Although technical analysis has severe limitations, it can be useful for near-term market forecasts. Judging from the chart of the S&P 500, a simple ascending channel seems to have worked well to predict index reversals between 2003 and 2007. That is true for the overall period, and also for a sub-channel in 2004-2006 (not shown). Like an object pushed along a frictionless surface, the market will keep on going in the same direction until another major force intervenes to push it in another direction. Technicals can then be useful to define the shorter-term limits of such a multi-year move.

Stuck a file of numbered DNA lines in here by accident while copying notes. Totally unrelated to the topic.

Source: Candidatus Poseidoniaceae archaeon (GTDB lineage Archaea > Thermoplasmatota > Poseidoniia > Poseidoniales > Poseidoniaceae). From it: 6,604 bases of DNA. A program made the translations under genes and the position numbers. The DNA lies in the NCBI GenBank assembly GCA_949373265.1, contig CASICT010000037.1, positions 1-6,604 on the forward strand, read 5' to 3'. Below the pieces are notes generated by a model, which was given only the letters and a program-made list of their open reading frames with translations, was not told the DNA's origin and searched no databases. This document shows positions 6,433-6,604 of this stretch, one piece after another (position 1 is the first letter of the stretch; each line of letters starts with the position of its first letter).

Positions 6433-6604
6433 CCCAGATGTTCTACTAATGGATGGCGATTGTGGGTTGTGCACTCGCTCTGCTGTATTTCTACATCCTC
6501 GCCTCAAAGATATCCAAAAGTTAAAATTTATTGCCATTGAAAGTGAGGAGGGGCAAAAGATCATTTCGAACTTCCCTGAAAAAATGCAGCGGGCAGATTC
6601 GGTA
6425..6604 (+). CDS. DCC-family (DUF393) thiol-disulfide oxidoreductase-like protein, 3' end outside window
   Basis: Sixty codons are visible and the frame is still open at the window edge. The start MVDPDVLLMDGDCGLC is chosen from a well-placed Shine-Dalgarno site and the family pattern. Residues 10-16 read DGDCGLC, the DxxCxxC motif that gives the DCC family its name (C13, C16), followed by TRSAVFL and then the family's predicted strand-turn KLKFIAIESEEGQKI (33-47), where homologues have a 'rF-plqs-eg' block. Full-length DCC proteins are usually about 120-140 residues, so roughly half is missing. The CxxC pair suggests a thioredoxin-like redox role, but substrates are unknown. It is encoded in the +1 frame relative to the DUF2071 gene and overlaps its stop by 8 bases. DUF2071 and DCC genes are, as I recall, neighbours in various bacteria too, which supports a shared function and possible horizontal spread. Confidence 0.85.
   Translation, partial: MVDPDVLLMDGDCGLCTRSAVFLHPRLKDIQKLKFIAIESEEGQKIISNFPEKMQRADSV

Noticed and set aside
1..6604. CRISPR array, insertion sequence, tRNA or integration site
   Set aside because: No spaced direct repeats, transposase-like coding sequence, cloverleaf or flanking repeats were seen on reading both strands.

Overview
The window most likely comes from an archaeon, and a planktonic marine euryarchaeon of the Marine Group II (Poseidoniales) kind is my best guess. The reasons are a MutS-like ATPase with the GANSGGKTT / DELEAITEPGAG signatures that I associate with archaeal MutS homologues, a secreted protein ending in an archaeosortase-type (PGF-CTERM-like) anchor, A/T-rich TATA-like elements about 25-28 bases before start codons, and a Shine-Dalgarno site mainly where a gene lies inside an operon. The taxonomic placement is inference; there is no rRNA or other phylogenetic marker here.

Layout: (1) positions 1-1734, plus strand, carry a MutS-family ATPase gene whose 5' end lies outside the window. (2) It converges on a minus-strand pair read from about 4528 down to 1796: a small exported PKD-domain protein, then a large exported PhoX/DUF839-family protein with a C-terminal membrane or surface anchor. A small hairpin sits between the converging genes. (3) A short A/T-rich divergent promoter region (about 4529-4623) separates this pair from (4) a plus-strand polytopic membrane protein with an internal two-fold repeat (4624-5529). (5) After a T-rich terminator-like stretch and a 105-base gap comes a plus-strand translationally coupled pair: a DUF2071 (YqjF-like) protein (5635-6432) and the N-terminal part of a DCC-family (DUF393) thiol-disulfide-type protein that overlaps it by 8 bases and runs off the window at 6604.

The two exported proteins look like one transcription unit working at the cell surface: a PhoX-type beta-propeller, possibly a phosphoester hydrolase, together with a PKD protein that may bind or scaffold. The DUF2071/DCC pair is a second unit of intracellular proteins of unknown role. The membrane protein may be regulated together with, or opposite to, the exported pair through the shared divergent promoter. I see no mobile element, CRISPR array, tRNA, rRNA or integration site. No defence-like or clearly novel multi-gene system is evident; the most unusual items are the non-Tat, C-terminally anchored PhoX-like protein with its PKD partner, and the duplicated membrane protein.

Looking at the present, we can see that the index is approaching a level at the upper boundary of the channel where it is likely to reverse. Extending the channel to year end, we can say that, in a bullish scenario, the S&P 500 will end 2013 near 1,800. In a bearish one, it will fall to 1,400. That’s a wide range and therefore not a useful prediction. But it may help determine near-term reversals when the index approaches these limits.
Another technical indicator is also bearish. According to Bloomberg News, 82% of S&P 500 stocks are now trading over their 200-day average, compared to an average of 54% since 1994.